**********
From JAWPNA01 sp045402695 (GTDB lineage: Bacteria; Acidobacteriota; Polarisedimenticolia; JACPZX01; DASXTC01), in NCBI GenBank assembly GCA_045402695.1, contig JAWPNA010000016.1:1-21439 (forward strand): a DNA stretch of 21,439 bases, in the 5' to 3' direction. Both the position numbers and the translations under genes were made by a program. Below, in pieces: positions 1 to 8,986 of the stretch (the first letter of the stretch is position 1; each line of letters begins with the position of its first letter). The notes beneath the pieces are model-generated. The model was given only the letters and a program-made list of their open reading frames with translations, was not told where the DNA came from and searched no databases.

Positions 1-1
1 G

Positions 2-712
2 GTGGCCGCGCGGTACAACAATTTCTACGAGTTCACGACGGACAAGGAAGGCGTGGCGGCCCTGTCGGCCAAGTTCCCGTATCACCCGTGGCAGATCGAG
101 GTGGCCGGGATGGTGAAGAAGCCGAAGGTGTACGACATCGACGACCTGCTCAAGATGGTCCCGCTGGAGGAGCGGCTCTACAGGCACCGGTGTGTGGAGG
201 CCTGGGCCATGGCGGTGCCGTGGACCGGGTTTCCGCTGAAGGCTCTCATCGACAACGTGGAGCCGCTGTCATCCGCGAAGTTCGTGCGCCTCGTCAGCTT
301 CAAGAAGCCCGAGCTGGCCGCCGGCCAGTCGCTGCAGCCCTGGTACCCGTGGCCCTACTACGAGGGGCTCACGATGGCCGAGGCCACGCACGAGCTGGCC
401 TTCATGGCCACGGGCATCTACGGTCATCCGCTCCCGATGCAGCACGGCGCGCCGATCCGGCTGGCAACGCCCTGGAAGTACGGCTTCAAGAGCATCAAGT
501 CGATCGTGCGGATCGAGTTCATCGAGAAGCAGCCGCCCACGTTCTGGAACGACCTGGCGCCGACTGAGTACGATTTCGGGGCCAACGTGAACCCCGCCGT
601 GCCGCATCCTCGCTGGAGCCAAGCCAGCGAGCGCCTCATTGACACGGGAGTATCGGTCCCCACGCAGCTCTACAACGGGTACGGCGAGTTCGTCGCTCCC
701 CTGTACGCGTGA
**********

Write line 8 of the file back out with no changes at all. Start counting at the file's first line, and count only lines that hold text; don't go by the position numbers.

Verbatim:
301 CAAGAAGCCCGAGCTGGCCGCCGGCCAGTCGCTGCAGCCCTGGTACCCGTGGCCCTACTACGAGGGGCTCACGATGGCCGAGGCCACGCACGAGCTGGCC